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CQT hosts conference in honour of PI Berge Englert's 60th birthday

30 April 2014

Logo for Bergefest Berge Englert with his Bergefest cake

Berge was treated to a 'burger' birthday cake at the conference banquet. See more photos on CQT's Facebook page.

What better way to celebrate a 60th birthday than with a science conference? Some 130 physicists joined CQT PI and NUS Professor Berthold-Georg Englert in Singapore to mark his birthday milestone.

"I was very happy to have my scientific family around me," says Berge. Colleagues, collaborators and friends had travelled from afar afield as Chile, Israel, Japan and France to attend the meeting.

The Berge Fest conference, held 22-25 April at NUS University Town, was organised by Berge's collaborators and former students with support from CQT, the Institute of Advanced Studies at NTU and the Lee Foundation. The scientific program had 32 talks covering the broad areas of quantum information theory, quantum optics and the foundations of quantum mechanics. The talks included presentations by Nobel Prizewinners Serge Haroche and Roy Glauber, with Berge giving the closing address.

"The interesting talks highlighted the many areas of physics Berge's work has had an impact on," says Ng Hui Khoon, a Research Fellow in Berge's group and co-organiser of the meeting. Hui Khoon is also an Assistant Professor at Yale-NUS College.

Berge's theoretical research in quantum physics spans three decades, beginning before people had conceived of 'quantum information'. He moved into this field as it emerged in the 1990s and has worked on diverse topics within it. His group's current focus is on what can be known about quantum states and on what can be done with ultracold atoms.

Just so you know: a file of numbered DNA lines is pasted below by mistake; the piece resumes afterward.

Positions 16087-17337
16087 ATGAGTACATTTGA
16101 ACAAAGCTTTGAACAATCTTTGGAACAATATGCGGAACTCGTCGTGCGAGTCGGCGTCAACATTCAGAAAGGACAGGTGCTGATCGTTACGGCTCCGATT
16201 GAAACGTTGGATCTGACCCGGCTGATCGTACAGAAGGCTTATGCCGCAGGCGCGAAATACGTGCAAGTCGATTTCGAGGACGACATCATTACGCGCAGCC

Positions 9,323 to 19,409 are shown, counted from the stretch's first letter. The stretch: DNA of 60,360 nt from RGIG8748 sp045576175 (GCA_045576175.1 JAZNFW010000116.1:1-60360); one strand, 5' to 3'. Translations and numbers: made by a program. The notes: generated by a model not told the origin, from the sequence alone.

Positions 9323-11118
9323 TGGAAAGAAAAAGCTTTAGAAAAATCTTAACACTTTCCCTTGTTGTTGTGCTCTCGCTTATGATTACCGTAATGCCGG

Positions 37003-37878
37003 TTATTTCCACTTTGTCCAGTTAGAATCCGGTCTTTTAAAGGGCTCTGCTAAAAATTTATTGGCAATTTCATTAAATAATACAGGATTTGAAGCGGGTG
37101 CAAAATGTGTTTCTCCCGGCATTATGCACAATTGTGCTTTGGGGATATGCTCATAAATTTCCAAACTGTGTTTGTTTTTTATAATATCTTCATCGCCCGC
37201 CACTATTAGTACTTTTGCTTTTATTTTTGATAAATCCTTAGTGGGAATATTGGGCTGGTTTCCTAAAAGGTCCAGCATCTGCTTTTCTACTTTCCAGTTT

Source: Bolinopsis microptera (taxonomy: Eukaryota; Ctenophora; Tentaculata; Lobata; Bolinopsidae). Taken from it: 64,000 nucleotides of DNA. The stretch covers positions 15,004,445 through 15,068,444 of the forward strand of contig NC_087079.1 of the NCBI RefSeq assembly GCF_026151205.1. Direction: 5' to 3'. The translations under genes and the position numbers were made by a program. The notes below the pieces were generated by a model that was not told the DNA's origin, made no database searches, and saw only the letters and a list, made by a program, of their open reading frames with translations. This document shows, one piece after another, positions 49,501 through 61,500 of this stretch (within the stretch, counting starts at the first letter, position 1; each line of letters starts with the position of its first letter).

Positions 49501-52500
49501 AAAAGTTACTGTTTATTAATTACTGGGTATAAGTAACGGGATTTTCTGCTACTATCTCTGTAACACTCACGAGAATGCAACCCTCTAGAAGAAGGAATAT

Berge is also known for his pragmatic attitude to the foundational questions that some study, often referred to in popular literature as the 'mysteries' of quantum physics. Berge's view is that these mysteries arise from one misunderstanding or another, as he explains in a recent colloquium paper.

The impact of Berge's research is captured, albeit in a crude metric, by his h-index. The h-index is based on the citation distribution of an author's papers. Berge's is a strong 34 as of April 2014 (according to Web of Science).

Beyond his academic life, Berge is husband to Ola and father to two grown up children. He is a friend and mentor to many of his colleagues, and shares with them his love for fine food and wine. Long-time friend and collaborator, CQT Visiting Research Professor Christian Miniatura, jokes that after the Bergefest celebrations "I am glad to have a rest – for my stomach and my liver!"

In a paper for the conference proceedings, Christian comments on his first meeting with Berge, some 22 years ago. "Life is sparked with blessing and important moments, this was one. Of course I could not anticipate it at the time, but Berge was to profoundly and positively influence my life."

"Everyone's great regard for him shows that he is not just an outstanding physicist, but also a well-respected teacher and a sincere friend. It is a good reminder to us to be thankful that we have Berge right here at CQT!" says conference co-organiser Han Rui, who graduated as Berge's PhD student in 2012 and remains in his group as a postdoc.

Berge's positive influence on so many people was the real celebration at Berge Fest. Happy birthday Berge!

Bergefest attendees

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